The Big Sick will not win any awards for its direction or style. And I’ll admit that that bothered me for the first half hour or so. It’s not an interesting film to look at, and Michael Showalter doesn’t seem to try giving it a boost in that area. It was also playing out very predictably, with Kumail Nanjiani (playing himself) meeting a woman during a standup gig, and the two hitting it off well. Zoe Kazan, who plays Emily Gardner, is a charming presence, and her rapport with Nanjiani is strong. There are also scenes with his Pakistani family that provide a slice of his devout culture and their strict adherence to arranged marriages, with his mother adorably inviting eligible girls over and pretending they were just “dropping in.” Understandably, he chooses not to say anything about this to Emily (and vice versa), since Pakistanis forbid so-called “love marriages.” But she finds out anyway, and doesn’t take the news well. At this point, you can feel this is going to be one of those culture clash stories, where differing customs collide and the ramifications must be rectified.
But the title is The Big Sick (a title which I still dislike, because it sounds like it was pulled from a children’s book). There is sickness. Emily is suddenly hospitalized with a massive infection, and her prognosis is uncertain. It’s about here that the movie begins to win me over. Kumail meets Emily’s anxious parents from North Carolina, Terry and Beth, and at first they’re kind of hostile—particularly Beth. But it’s not because of Kumail’s heritage. They know about the breakup and his lack of disclosure, and can’t trust him. Kumail has to earn it, and he does. Terry’s first, and then, a little later, Beth’s. These scenes play out effortlessly, and I suspect it’s because Holly Hunter and Ray Romano swoop in to provide anchorage. There’s kinesis and synergy when they interact with Nanjiani. That’s why I can’t get enough of the scene in Emily’s apartment, where Kumail and Beth bond over a bottle of wine. It’s so normal, yet so… understatedly beautiful. Because we see two likeminded people toss away their inhibitions and become closer.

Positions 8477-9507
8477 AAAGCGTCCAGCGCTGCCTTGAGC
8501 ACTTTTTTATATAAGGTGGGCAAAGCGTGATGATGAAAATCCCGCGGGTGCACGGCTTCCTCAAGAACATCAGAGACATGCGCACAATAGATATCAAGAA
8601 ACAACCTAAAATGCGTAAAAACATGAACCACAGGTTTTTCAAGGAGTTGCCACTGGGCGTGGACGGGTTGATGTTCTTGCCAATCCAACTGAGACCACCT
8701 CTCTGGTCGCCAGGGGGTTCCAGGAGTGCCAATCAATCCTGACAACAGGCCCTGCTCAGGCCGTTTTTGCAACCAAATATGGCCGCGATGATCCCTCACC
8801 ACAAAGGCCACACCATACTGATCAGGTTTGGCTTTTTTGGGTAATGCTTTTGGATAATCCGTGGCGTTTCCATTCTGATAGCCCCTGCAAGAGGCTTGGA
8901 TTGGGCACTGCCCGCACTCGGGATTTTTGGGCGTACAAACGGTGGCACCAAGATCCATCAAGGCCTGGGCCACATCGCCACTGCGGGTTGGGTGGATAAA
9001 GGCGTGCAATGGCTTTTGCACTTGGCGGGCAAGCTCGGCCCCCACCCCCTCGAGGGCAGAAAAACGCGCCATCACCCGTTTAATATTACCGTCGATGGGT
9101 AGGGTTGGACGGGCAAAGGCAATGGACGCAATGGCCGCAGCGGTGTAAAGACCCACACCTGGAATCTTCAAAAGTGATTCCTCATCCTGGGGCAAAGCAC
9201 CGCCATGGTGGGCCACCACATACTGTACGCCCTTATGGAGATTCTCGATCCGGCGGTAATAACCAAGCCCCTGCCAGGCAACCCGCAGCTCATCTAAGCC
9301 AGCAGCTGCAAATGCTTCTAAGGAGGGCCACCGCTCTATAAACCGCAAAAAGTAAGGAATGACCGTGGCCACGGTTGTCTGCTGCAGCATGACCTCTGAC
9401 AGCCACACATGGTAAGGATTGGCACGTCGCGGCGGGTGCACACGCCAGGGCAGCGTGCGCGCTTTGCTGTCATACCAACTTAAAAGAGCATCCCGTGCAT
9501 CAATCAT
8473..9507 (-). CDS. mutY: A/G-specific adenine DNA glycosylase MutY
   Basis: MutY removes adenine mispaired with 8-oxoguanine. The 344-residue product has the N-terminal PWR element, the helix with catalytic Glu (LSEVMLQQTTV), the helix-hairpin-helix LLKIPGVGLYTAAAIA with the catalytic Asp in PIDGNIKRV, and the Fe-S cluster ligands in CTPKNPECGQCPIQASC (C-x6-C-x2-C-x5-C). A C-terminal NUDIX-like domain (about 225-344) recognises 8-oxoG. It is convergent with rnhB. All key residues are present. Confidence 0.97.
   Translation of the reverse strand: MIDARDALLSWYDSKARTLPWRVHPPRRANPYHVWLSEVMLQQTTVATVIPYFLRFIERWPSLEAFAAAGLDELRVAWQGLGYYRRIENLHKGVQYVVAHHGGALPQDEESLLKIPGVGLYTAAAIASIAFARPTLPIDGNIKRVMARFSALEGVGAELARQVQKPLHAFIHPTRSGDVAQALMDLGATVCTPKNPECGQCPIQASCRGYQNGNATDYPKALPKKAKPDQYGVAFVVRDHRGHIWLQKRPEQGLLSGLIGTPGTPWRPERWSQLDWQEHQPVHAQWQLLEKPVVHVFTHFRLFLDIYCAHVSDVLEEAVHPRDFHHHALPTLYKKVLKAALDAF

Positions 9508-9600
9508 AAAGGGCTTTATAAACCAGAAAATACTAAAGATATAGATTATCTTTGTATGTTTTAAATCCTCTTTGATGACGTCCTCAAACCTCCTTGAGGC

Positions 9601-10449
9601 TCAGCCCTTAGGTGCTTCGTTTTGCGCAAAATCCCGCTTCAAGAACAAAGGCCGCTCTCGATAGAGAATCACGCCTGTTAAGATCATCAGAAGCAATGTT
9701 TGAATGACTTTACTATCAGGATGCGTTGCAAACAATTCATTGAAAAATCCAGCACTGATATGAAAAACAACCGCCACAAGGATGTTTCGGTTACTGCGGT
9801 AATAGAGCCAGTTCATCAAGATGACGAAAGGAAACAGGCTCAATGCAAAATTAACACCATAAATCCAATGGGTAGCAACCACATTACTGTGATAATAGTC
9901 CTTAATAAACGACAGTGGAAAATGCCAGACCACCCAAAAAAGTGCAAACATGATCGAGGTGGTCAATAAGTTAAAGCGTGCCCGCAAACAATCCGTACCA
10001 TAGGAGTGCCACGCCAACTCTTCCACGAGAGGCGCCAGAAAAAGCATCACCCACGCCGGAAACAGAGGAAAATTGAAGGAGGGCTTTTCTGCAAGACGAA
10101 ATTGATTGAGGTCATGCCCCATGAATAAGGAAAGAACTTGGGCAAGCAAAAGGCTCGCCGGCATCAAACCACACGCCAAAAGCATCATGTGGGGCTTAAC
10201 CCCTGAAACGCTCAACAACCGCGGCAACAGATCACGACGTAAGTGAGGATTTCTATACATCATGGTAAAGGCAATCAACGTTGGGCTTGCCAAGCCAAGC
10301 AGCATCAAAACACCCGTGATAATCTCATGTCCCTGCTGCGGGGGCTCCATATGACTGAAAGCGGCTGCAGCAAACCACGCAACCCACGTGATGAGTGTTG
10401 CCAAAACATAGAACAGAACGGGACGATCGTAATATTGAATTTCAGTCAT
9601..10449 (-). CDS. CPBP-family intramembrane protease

As The Big Sick trucks on, its initial predictability wanes. It doesn’t pander to our desire for closure and quick reconciliation. Kumail isn’t given a free pass simply because was constantly at Emily’s bedside. His family doesn’t give him a free pass for wanting a different life. Terry doesn’t get a free pass for betraying Beth in a moment of weakness. No one’s arc is tied up in a perfect bow. Somehow, it’s more moving that way, when our wishes are directly juxtaposed with the complexities of being human. It’s hard not to cry when Beth looks at Kumail like a mother at her son immediately after he is rebuffed by Emily. There is something in that ungainly mixture of gratification and denial that makes The Big Sick work so well in its latter half. If it does not begin on the strongest of legs, it makes sure to have its ending count.
And it does.